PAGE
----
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Iraqi special forces paused their advance into the Islamic State group stronghold of Mosul on Wednesday, as poor weather hampered visibility and troops attempted to clear a recaptured neighborhood of any remaining militants, military officials said.
Special forces could be seen going house to house in the Gogjali neighborhood of the country's second-largest city, while sappers searched the road for explosives and booby traps left behind by the jihadi fighters as they were driven out of the eastern district a day earlier.
Gen. Abdul-Ghani al-Asadi, the top counterterrorism forces commander, told reporters that the special forces had imposed a curfew in the neighborhood while gains there were being consolidated.
"We fear that Daesh militants could attack our forces or the town with mortars," he said, using the Arabic acronym for IS. "So for the safety of the families we ask them to stay inside their houses," he said in Bartella, some 15 kilometers (9 miles) behind the front lines.
Brig. Gen. Haider Fadhil said that no advances were planned while high humidity and clouds obscured the view of aircraft and drones — a key component to the operations provided by a U.S.-led air campaign.
The guns were largely silent in Gogjali, which is inside Mosul's city limits but just outside more urban districts, although sporadic rifle cracks could be heard as well as some army artillery fire on IS positions. Fadhil said special forces had detained three suspected IS militants in the area.
The pause came a day after Iraqi troops set foot in the city for the first time in more than two years, gearing up for urban warfare expected to take weeks, if not months.
In the next stage, troops will have to navigate streets likely lined with booby traps, fighting house-to-house while trying to avoid killing civilians, more than one million of whom are still in the city.
Mosul is the last major IS stronghold in Iraq, and driving the militant group from the city would be a major blow to its ambitions of creating a cross-border "caliphate" stretching into Syria. IS announced the project in Mosul in 2014, after it routed the much larger Iraqi military, which had been neglected and demoralized by corruption.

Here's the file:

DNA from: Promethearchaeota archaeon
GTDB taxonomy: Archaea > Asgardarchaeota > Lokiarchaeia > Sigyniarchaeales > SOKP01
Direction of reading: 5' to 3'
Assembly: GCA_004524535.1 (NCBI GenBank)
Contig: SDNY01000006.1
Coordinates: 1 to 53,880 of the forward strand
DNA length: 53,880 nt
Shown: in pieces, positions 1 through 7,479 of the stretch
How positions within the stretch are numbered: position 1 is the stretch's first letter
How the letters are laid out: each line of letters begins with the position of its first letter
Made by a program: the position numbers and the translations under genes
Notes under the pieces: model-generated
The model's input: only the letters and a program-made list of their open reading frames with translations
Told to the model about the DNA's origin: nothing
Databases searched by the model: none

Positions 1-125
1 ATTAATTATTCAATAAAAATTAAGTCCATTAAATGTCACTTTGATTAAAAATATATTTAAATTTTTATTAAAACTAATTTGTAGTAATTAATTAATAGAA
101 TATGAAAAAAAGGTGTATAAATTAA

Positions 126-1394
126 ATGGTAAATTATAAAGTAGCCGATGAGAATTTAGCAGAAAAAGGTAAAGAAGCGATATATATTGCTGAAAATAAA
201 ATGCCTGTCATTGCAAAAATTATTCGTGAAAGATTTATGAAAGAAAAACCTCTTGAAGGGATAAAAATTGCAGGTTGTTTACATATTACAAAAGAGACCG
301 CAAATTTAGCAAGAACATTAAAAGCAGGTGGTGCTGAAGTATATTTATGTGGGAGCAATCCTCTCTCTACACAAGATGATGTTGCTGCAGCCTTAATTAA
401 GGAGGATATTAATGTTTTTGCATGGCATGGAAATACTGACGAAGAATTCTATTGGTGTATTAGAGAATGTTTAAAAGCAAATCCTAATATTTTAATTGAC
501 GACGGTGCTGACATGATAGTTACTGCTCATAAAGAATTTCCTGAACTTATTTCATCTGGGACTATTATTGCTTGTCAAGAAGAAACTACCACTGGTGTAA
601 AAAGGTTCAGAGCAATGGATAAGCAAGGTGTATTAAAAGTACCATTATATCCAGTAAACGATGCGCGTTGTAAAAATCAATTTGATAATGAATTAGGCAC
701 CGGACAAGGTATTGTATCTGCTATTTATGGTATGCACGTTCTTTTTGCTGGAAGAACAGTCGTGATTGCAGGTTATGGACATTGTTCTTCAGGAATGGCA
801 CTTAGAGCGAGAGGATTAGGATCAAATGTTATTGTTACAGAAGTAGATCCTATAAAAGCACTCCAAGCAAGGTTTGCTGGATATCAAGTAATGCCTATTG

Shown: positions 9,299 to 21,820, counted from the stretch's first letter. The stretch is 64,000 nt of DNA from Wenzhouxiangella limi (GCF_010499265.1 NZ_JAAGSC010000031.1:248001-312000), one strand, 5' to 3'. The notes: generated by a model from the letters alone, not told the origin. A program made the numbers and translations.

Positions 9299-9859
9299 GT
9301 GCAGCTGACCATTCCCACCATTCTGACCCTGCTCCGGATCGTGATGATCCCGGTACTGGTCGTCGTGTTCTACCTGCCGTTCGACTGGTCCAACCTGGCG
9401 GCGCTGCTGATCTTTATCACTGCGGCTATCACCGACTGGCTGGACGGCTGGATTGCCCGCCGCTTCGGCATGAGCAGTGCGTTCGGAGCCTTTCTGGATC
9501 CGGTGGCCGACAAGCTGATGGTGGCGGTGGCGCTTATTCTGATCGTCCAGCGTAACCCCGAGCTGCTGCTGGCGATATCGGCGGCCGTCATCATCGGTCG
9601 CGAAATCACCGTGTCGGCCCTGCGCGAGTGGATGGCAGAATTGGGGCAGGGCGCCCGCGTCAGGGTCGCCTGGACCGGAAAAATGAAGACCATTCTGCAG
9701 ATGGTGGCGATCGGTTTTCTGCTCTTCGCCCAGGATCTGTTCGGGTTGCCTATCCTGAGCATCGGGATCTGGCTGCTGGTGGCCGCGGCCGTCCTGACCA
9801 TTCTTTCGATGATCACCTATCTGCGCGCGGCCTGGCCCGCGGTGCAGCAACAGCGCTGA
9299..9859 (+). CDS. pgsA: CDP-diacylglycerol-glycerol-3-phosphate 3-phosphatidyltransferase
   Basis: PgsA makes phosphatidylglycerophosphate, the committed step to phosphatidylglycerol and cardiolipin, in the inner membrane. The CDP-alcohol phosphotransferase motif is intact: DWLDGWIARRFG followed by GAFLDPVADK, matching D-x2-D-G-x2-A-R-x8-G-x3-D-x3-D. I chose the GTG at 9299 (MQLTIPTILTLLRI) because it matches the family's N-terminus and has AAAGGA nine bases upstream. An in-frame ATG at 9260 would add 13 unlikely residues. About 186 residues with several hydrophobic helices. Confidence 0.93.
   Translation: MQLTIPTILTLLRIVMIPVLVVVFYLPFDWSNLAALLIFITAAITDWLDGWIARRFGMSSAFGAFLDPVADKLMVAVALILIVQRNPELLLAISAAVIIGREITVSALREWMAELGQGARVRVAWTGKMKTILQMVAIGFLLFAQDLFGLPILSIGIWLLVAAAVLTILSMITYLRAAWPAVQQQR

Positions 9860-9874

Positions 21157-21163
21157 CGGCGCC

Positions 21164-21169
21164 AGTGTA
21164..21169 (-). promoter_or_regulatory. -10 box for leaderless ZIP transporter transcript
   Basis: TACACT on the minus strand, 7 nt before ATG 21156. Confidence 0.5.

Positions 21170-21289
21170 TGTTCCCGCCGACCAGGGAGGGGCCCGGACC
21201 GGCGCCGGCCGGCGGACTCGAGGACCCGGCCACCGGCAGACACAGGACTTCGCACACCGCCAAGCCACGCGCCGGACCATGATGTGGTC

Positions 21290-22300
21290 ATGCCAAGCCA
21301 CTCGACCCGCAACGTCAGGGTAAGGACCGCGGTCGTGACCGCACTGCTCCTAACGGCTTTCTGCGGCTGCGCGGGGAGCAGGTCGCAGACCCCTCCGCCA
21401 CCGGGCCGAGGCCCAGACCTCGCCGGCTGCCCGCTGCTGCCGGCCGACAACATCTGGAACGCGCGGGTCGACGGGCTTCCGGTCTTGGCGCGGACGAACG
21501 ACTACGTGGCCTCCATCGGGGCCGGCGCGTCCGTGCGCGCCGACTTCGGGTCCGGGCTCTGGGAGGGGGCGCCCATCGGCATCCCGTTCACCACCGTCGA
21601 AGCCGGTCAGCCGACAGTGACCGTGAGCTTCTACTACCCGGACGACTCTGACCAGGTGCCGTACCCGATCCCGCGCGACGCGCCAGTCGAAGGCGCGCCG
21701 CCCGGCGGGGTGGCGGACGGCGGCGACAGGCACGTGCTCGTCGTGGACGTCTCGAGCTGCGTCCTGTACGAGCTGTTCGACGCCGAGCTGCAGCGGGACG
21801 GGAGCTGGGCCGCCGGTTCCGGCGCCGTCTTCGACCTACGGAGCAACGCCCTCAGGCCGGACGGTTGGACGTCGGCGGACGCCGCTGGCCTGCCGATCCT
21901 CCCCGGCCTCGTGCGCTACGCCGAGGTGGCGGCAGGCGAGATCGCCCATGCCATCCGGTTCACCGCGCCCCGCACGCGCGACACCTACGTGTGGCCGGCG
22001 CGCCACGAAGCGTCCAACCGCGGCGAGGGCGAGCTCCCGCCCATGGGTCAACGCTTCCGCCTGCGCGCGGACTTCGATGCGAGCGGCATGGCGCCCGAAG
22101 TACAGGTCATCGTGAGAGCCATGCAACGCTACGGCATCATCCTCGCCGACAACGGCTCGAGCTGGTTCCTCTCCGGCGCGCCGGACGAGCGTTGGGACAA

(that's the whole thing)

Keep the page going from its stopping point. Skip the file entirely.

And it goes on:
However, concern over the fate of civilians caught up in the fighting has been growing, after residents reported that IS militants were rounding up thousands of people to use as human shields and killing those with suspected links to the security forces.
According to one account given to The Associated Press, the fighters went door to door in villages south of Mosul, ordering hundreds of people at gunpoint to march north into the city, where urban fighting is expected to be heaviest and the presence of civilians will slow the army's advance as it tries to avoid killing innocents.
In the latest international condemnation of IS, which has carried out mass killings of perceived opponents in the past and boasted about them in grisly photos and videos circulated online, the United Nations called on authorities to collect evidence of IS abuses of civilians for future use by tribunals.
Aid agency The Norwegian Refugee Council warned that the lives of more than 1 million civilians trapped inside Mosul "are in grave danger" as Iraqi troops advance into the city.
The group, which works with refugees and internally displaced people, said that around 18,000 Iraqis have fled their homes since the start of the massive military operation to retake Mosul over two weeks ago.
The council's Iraq chief, Wolfgang Gressmann, said the agency's aid workers were "bracing ... for the worst."
"The lives of 1.2 million civilians are in grave danger, and the future of all of Iraq is now in the balance," he said
Adama Dieng, special adviser to the U.N. Secretary-General Ban Ki-moon on the prevention of genocide, also expressed concern over "the increasing risk" of sectarian violence or revenge attacks during the Mosul campaign, especially where state-sanctioned Iraqi Shiite militias are approaching Sunni communities.
"Any kind of retaliatory violence against individuals on the basis of their membership of a specific group is unacceptable and will undermine the legitimate calls of these communities for their own protection and for their long-standing grievances to be addressed," he said in a statement released on Tuesday.
Political rhetoric on the issue is heating up, after Turkish President Recep Tayyip Erdogan recently warned that Turkey would be closely monitoring Shiite militias' behavior in northern Iraq and seeking to safeguard the rights of ethnic Turkmens there. Erdogan said the Iraqi Shiite militias could prompt a Turkish response if they "terrorize" the Iraqi-Turkmen town of Tal-Afar.
On Tuesday, Turkey's defense minister said his country was making preparations for "all kinds of possibilities" as the Turkish military began deploying tanks and other vehicles to the border town of Silopi.
In a televised speech later that evening to praise the Mosul operation, Iraqi Prime Minister Haider al-Abadi downplayed an escalation. "We don't want war with Turkey. We do not want confrontation with Turkey," he said. But if one happens, "we are ready."
2016.11.02 / 16:44